Pregnancy and Parenthood

Pregnancy is a unique period in which you have time (9 months) to prepare for parenthood. While this is a lovely, relatively long period of time, it is also the only period that you really have to prepare for the next 18- 30 years of this child’s life and your role as a parent. Of course you can read books, talk to other parents, join support groups, once your little one arrives. And you are “parenting” already during pregnancy when you are growing this person inside of you, but as all parents will tell you the time to do just about anything disappears as soon as that baby is delivered.

Once you get pregnant you may begin to read one of the 45,000 books about pregnancy (according to Amazon.com) (e.g., What to Expect When You Are Expecting) or articles from Baby Center to help guide you through the next 9 months of daily changes that are happening to you and your baby. You may take a class or read up on information related to labor and delivery. If you are particularly on top of things you might even take some classes on caring for infants or Infant CPR, or read about life postpartum and life with a newborn. And yes, there are the basic guidebooks for child development indicating when your child should reach certain milestones, like eating solid foods, crawling, walking, etc that you may flip through as you are trying to understand this wild child that has suddenly taken over your home. But what about the discussion about parenting? When do you read those books? Take those classes? When do you think about your new full-time job as a parent and how you are going to approach it?

In the US, there is support and encouragement for parents to prepare themselves for pregnancy and labor but minimal interest in preparing them for the ever-changing and ongoing challenges of parenthood. Im curious when parents start to think about and plan how they will parent. Assuming there are two parents (but many of these ideas are relevant and should be considered if you are single parent), when do you have the conversation about how you will talk to your child, how many books you will read each night, your philosophy about rewards and punishment? Do you just wait and see how it goes and then figure out if you and your partner actually agree about the bath, book, bedtime routine? Do you wait for your toddler to have a complete temper-tantrum, meltdown at the grocery store and then decide which of his demands you are going to give in to or how you are going to respond? What about sleeping arrangements? Are your children going to sleep in their own room or will be they bunking up with you? What about sleep and potty training and when to start and how to do it? What about introducing new foods or exposing your chid to different cultures or customs? What about religion, education, political views? What about rules and expectations for behavior and tone of voice? There are so many things to consider as parents, some big and some small, and many that we won’t even know about yet because they aren’t invented (like the future cell phone/tablet debates whatever they might be), but this is a recommendation to begin to talk about and consider some of these things now regardless of where you are on the parenting spectrum.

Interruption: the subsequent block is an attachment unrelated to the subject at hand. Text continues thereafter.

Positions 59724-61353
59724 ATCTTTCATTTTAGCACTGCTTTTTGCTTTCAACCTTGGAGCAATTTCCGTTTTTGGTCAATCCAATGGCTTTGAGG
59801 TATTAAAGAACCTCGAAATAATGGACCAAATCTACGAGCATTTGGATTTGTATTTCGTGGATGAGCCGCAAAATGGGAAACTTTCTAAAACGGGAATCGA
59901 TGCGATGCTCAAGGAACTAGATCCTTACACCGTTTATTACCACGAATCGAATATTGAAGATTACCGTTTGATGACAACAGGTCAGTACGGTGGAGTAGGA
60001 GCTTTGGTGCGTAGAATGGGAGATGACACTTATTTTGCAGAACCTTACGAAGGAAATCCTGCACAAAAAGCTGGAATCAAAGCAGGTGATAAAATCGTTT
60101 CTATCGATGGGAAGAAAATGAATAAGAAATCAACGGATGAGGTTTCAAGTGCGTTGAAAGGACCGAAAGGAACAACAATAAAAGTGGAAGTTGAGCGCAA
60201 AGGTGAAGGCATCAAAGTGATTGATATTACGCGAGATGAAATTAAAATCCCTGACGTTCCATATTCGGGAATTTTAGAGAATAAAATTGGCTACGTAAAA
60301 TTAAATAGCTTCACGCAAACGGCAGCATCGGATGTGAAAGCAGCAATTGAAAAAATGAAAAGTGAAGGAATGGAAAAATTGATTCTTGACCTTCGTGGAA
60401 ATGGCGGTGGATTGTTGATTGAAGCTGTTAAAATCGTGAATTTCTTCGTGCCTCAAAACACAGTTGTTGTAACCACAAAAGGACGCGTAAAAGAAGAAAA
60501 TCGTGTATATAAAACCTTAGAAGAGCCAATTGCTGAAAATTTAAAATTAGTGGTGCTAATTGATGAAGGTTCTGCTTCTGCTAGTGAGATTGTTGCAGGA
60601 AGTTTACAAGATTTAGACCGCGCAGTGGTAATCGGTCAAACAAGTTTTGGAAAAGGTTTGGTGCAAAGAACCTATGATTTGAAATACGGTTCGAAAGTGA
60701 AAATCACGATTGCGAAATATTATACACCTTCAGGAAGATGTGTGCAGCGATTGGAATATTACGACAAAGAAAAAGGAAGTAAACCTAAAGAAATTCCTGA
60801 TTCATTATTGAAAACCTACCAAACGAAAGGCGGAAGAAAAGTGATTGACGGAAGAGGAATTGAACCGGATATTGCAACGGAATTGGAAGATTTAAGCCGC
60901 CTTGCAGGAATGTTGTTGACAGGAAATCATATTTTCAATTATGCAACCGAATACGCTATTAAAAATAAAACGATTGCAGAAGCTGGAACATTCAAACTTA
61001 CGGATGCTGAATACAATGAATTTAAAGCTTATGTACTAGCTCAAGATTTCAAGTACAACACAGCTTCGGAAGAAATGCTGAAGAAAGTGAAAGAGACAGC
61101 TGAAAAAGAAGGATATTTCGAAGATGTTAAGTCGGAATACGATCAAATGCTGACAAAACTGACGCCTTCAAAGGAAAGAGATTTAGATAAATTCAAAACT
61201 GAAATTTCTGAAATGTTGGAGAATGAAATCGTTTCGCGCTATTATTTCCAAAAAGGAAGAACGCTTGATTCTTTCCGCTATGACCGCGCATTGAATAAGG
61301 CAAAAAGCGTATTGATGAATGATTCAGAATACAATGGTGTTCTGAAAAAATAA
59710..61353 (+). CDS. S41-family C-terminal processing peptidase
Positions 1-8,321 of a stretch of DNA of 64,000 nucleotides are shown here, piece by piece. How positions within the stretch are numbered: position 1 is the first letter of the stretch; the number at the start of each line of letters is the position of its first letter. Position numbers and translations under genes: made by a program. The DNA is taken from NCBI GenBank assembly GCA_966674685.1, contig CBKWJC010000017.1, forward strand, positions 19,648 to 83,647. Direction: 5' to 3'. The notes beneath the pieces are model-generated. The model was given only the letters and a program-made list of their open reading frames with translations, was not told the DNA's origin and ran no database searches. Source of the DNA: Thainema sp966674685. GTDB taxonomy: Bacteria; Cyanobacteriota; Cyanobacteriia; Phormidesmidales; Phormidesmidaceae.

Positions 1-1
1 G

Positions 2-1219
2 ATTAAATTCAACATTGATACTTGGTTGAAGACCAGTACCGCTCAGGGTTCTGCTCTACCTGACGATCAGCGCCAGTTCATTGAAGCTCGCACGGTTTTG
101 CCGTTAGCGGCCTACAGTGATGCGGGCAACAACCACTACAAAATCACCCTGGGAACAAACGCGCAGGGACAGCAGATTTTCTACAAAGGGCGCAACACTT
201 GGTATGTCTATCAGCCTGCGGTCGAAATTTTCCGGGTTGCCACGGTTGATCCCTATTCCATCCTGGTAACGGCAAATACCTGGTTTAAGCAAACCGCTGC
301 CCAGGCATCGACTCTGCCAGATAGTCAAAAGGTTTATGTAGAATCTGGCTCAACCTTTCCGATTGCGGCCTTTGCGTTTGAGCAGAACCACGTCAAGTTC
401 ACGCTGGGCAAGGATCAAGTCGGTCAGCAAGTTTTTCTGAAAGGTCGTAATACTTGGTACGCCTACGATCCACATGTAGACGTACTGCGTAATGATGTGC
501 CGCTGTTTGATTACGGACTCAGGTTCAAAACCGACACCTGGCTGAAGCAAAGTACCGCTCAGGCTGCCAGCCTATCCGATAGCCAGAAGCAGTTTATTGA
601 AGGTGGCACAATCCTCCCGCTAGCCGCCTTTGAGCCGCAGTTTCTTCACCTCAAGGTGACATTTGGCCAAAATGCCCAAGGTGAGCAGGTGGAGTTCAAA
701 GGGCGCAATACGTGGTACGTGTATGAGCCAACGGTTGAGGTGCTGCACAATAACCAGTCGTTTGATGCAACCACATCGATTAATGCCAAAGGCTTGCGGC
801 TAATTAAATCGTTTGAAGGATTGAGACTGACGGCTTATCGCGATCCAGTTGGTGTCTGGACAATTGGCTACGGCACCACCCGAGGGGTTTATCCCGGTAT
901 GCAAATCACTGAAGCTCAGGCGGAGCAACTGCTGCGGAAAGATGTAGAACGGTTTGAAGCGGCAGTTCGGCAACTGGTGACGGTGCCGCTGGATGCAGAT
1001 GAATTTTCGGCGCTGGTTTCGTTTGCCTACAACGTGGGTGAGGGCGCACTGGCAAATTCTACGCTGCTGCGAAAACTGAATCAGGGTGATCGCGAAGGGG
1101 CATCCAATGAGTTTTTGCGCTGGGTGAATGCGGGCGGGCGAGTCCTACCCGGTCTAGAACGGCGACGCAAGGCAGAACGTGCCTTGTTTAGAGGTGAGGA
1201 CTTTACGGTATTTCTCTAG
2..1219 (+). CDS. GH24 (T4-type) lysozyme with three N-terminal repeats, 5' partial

Of course, children change everything.You can have these grand plans for how you are going to parent and they could go completely out the window once you meet your little one and see their temperament and behavior.  But why not make a game plan in the same way you make a birth plan prior to delivery? Every doctor, nurse, midwife, and friend will tell you that your delivery will never go 100% according to plan, yet we write out an ideal birth plan months in advance of our delivery. My suggestion is that we also do that for parenting, at least to some degree.

Here are a few good parenting reads to get you going:

Bringing Up Bebe by Pamela Druckerman

The Happiest Baby on the Block by Harvey Karp

How Eskimos Keep Their Babies Warm by Mei-Ling Hopgood

Nine Steps to More Effective Parenting 

Parents.com

WebMDParenting

HuffingtonPost Parents

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